Have any of you read The Girl in the Tangerine Scarf by Mohja Kahf a Syrian who grew up in the United States? This is a rather cute book especially as it talked about life in the United States from the perspective of observant Muslims Khadra Shamy and her family who moved to Indiana after the family left Damascus, Syria.
It was at times funny and at times maddening to hear American culture discussed (at one point I thought if we are that dirty, why come here to live?!), however, I gradually got used to the style of this book and enjoyed much of it. The reviewer at Muslim Matters liked the first half, but not the last when Khadra started enjoying Western culture and finding fault with the hypocrisy of her Muslim community. What hypocrisy, you ask? I recall when Eyad, her older brother, wanted to marry the beautiful Maha and his father's first reaction was she's as "black as coal." Yet all their lives they were taught Islam saw no color...they were not racists. Uh huh. Other issues as well.
When Khadra married a Kuwaiti studying in the US, their marriage quickly turned sour. First he had a problem with her riding her bicycle even though she was Islamically attired. When his "why does my wife have to ride a bike?" didn't work, he finally pulled the husband rank card and told her she could not ride it. So she put it in storage, but felt more and more that she had to give up being herself while being married to him. He was always concerned about what other Arabs might think way more than she was concerned with this.
Later in the book she meets someone in her photography class in Philadelphia -- Blu "short for Bluma - Yiddish." The young women "discovered they were both emerging from the shell of a highly observant, orthodox religious upbringing.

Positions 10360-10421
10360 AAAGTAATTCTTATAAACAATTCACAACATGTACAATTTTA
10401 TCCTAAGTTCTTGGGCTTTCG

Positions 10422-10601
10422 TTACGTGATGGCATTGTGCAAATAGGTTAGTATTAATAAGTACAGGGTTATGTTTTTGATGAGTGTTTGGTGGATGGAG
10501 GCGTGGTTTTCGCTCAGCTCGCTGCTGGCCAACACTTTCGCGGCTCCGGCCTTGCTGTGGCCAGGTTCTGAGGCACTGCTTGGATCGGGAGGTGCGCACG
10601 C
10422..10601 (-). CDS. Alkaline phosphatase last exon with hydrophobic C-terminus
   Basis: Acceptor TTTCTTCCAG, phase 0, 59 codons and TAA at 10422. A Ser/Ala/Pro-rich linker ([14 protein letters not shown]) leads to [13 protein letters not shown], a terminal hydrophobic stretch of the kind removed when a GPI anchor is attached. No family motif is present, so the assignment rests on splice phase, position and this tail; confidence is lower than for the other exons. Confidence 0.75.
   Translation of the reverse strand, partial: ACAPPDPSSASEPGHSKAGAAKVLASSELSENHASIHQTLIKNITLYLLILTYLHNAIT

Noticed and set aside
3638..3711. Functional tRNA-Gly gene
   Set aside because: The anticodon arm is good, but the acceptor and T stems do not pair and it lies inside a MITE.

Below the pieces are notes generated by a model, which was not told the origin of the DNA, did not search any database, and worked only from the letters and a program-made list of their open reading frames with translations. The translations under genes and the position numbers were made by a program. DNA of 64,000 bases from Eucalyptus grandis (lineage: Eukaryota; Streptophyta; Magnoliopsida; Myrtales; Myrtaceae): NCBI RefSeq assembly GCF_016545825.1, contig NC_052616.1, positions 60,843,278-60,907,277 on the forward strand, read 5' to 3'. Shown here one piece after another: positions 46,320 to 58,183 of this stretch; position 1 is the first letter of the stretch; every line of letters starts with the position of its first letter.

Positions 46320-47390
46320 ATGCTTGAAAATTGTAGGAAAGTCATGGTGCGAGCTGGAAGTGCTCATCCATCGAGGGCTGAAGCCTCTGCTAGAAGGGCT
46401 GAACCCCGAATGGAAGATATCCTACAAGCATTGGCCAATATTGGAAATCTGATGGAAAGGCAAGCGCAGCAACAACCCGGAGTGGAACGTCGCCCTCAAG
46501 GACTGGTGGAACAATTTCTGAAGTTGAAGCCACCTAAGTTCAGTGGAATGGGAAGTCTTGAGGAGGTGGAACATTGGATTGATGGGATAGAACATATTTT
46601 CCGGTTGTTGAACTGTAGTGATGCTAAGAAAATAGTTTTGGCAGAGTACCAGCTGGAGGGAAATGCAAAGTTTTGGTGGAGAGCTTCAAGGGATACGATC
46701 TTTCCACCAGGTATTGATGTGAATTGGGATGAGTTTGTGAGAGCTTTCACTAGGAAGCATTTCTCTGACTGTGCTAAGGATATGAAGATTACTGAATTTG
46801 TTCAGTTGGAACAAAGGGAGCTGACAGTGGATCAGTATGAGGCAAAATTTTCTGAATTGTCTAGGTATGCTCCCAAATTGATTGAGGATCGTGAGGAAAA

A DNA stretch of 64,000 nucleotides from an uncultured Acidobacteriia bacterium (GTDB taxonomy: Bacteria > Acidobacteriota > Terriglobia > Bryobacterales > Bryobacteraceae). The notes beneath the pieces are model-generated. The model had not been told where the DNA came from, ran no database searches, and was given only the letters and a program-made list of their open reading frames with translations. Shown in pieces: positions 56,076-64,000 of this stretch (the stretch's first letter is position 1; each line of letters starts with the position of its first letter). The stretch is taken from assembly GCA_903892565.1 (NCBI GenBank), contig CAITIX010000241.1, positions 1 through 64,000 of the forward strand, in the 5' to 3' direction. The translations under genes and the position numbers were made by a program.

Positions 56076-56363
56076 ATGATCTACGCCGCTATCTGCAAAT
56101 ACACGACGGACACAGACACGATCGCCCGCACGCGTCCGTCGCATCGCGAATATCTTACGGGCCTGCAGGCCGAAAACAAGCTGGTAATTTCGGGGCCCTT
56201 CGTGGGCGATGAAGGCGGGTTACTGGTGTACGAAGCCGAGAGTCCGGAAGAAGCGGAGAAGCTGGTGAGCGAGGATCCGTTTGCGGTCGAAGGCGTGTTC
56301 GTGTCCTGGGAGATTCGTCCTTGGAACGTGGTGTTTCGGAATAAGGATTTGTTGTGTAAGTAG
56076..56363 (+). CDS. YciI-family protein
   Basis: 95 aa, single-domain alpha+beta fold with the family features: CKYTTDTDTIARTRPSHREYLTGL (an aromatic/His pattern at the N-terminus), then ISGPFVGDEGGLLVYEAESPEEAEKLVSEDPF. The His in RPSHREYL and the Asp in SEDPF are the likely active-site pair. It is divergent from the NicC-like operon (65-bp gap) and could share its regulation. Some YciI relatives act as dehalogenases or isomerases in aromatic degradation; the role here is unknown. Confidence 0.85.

'Yeah, yeah, yeah, a thousand rules for everything, that's halakha, too,' Blu said, recognizing Islamic fiqh as a parallel structure to Judaic law. 'I get it.'
Christians in Indiana never, ever got it. Protestants found it so foreign and bizarre to have a religious law, the sort with rituals and specific rules and all. If they knew anything at all about shariah, they equated it with stoning. Death, that's all shariah was to them. Yet it wasn't that way at all. Just like American constitutional law, shariah expanded and evolved, and was meant to protect life, and relationships, and all that was good.
So it was a relief not to have to explain every little thing about that to a friend who was an American. Cool to find an American who was not even a Muslim but got it."
This reminded me of how I often think that Jews and Muslims do have a very detailed Law to follow! You may recall my post on our lack of rules in Christianity addressing this topic a bit.
Later I'll share an interesting conversation Khadra had with a guy from Tunisia who declared himself culturally Muslim, but not religiously one.
Do you agree that shariah expands and evolves or do most people hold it rigidly in one way...like maybe how they did things in 7th century Arabia or perhaps there is a mixture of both?
If you are familiar with this book, do you have any thoughts about it?
Oh, when Khadra went to visit her great aunt in Syria, she was given some valuable coins. Her aunt said that there were strict inheritance laws in Islam and the way to get around them was to gift people so her aunt wanted Khadra to have the wealth these rare coins would bring her. I thought that was nice and wondered how often family members get around the seemingly unfair inheritance laws by giving beloved daughters "gifts" rather than inheritance.